NEW YORK (Reuters) - Mark Nordlicht, the founder of defunct hedge fund firm Platinum Partners, was found guilty on Tuesday of defrauding bondholders of an oil exploration company Platinum controlled, but cleared of charges he defrauded investors in Platinum’s hedge funds.
The verdict was handed up by a jury in federal court in Brooklyn following a nine-week trial. Platinum’s former co-chief investment officer, David Levy, was convicted of the same conspiracy and securities fraud charges.
A third defendant, former Chief Financial Officer Joseph SanFilippo, was cleared of all charges against him.
After the jury left, lawyers for Nordlicht and Levy moved to overturn the guilty verdicts. U.S. District Judge Brian Cogan ordered them to file papers in support of their motions and said he might hold a hearing to consider them.
“It’s not over yet,” the judge said.
Prosecutors charged Nordlicht, Levy and SanFilippo with fraud in December 2016, saying they and others at Platinum bilked investors out of “millions and millions of dollars” in two different schemes.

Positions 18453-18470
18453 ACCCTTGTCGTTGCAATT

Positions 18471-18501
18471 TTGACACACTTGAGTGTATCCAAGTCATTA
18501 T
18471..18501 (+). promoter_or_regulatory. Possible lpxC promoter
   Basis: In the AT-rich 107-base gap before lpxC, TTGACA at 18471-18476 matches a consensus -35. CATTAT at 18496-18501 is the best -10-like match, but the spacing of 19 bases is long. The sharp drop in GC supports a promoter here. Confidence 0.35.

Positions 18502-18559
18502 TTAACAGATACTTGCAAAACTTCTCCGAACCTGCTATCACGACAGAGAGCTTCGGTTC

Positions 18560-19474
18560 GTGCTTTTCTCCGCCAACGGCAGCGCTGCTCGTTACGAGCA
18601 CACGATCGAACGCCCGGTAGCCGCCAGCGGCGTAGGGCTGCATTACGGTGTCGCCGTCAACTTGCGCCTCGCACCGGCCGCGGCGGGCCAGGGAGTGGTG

In one, the three men were accused of lying to investors about the health and liquidity of the flagship Platinum Partners Value Arbitrage fund. Prosecutors said Platinum operated “like a Ponzi scheme” by using new money to fund redemptions by earlier investors, a practice referred to internally as “Hail Mary time.”
The jury, however, rejected those charges, finding all three men not guilty.
In the second scheme, according to prosecutors, Nordlicht and Levy defrauded bondholders in Black Elk, an oil exploration company Platinum owned, by diverting money from asset sales to Platinum ahead of Black Elk’s 2015 bankruptcy. The jury found them guilty of two counts of conspiracy and one count of securities fraud related to that scheme.
SanFilippo was not charged with taking part in the Black Elk scheme.
A lawyer for Nordlicht was not immediately available for comment.
“While disappointed with any finding of wrongdoing, we are extremely gratified that the jury resoundingly rejected the government’s central theory that Platinum somehow defrauded its investors and that they acquitted David of the main counts against him,” Moe Fodeman, a lawyer for Levy, said in an email. “We look forward to David’s eventual complete exoneration.”
Kevin O’Brien, one of SanFilippo’s lawyers, said in an email: “Joe is thrilled by the jury’s verdict of acquittal, which affirms what we have consistently maintained, that this case never should have been brought.”
Platinum’s assets are being liquidated under the oversight of court-appointed receivers.
Reporting By Brendan Pierson in New York; Editing by Dan Grebler and Tom Brown